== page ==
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The Secret Life of the Insulin Receptor

You’d think that we would understand the workings of something like the insulin receptor by now, wouldn’t you? I worked in the metabolic disease area for several years, and I can give you the canonical version of its activities as it relates to insulin levels and glucose handling out in the canonical tissues (muscle, adipose). And there’s nothing wrong with those explanations, other than being very incomplete. It’s been known for a long time that insulin is involved with a lot more than just glucose levels, of course. It’s expressed all over the place, and connections with the central nervous system (cognition, etc.), with various tumor types, and with longevity and aging (among other things) have become apparent over the years.

This recent paper tells us how some of these wide-ranging effects may be working. The insulin receptor, which most of us think of as living out on the cell surface (where it responds to, well, insulin) turns out also to be active down in the cell nucleus and acting as a transcription factor. Its presence there has been reported since the 1970s, and has been revisited periodically in the literature, but no one’s been quite sure what’s going on. This new work, though, shows that a protein called host cell factor 1 (HCF-1) mediates a strong complex formation of the IR protein and RNA polymerase II. Pol II, in fact, turns out to be one of the main protein partners of the insulin receptor if you do an unbiased screen that takes in nuclear proteins as well. The IR doesn’t bind to DNA directly (there’s no recognizable DNA-binding domain; those you can usually pick out), but it definitely looks like it participates in those big transcriptional machinery complexes that form around Pol II.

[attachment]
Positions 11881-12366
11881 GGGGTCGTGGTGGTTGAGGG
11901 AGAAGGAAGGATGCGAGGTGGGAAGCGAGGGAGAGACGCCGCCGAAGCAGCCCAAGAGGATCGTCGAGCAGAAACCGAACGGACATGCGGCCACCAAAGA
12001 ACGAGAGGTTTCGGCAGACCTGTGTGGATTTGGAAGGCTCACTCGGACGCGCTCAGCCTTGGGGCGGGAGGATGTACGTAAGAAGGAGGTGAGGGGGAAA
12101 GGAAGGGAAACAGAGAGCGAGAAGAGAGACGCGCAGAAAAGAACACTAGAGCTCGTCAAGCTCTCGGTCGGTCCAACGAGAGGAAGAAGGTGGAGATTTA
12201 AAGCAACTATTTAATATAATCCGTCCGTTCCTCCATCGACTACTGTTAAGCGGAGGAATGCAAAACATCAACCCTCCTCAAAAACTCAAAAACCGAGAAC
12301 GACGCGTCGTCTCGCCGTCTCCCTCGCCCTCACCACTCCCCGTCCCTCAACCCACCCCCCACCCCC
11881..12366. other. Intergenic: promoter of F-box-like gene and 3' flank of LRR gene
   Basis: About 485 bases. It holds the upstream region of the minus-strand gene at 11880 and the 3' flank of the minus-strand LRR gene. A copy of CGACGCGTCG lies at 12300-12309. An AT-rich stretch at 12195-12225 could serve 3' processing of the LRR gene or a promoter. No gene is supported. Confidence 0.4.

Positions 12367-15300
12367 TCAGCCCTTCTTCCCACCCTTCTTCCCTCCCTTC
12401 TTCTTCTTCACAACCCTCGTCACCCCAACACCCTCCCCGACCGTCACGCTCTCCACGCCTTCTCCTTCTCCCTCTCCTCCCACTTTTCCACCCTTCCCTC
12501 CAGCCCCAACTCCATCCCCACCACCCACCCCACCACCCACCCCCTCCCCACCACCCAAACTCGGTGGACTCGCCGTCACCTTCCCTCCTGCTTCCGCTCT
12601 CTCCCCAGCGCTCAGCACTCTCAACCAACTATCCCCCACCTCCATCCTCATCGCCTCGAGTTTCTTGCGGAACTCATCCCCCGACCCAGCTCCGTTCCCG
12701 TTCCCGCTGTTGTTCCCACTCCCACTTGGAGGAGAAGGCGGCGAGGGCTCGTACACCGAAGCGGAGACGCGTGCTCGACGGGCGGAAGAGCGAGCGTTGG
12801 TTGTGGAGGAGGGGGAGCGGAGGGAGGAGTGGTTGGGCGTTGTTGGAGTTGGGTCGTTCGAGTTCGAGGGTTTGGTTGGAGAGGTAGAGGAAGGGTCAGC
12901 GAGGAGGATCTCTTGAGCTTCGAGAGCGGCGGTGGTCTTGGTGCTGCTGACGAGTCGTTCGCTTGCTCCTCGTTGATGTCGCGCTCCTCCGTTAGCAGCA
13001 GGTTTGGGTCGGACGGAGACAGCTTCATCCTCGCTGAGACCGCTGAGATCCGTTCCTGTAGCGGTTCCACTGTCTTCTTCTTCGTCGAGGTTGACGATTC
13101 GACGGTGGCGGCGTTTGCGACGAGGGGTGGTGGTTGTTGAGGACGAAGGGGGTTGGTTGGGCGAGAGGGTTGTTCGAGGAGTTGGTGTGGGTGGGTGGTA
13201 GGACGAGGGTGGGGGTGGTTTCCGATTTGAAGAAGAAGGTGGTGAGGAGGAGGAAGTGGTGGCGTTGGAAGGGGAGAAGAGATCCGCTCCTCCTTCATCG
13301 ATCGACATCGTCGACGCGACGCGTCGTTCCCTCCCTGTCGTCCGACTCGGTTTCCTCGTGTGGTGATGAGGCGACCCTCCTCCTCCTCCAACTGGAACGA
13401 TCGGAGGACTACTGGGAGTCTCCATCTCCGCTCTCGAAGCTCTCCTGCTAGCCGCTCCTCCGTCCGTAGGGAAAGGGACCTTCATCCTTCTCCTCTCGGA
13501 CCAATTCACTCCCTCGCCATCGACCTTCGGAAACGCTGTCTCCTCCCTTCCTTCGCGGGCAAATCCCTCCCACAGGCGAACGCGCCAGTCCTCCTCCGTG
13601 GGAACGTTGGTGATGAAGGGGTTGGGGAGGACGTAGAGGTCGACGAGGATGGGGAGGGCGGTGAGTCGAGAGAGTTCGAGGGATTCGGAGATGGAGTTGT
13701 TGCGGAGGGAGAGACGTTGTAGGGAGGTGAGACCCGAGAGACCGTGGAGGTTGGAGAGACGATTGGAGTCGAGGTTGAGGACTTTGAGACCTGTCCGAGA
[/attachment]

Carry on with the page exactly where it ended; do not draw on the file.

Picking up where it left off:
Now, there are a number of receptor tyrosine kinases that end up in the nucleus, but they do that by different routes. Some of them are chopped down by other proteases to a form that allows nuclear entry, while others come in more or less intact. The insulin receptor seems to be in the latter category, coming in via the classic nuclear pore protein importin-alpha and probably by association with some chaperones like the heat shock proteins (which is a mechanism that’s been observed before as well).

What’s it doing down there? ChIP-Seq experiments showed a very strong enrichment around transcriptional start sites, overlapping with known chromatin activation marks as well (but not with repressive marks), which makes you think that the IR really is an activating  transcription factor itself. The genes it’s associated with are various metabolic pathways (which would seem extremely likely), as well as many genes associated with immune function and the cell cycle. Disease states that its gene targets associate with include diabetes (it had better!) and various neurodegeneration, which would appear to be a signature of the known insulin/CNS connections. Interestingly, there was also a notable correlation with genes involved in viral infection pathways. Many of these genes (in all categories) were already known to be differentially expressed on insulin exposure, but it’s fair to say that no one really thought that this was because the insulin receptor itself was down there on the Pol II complex regulating things.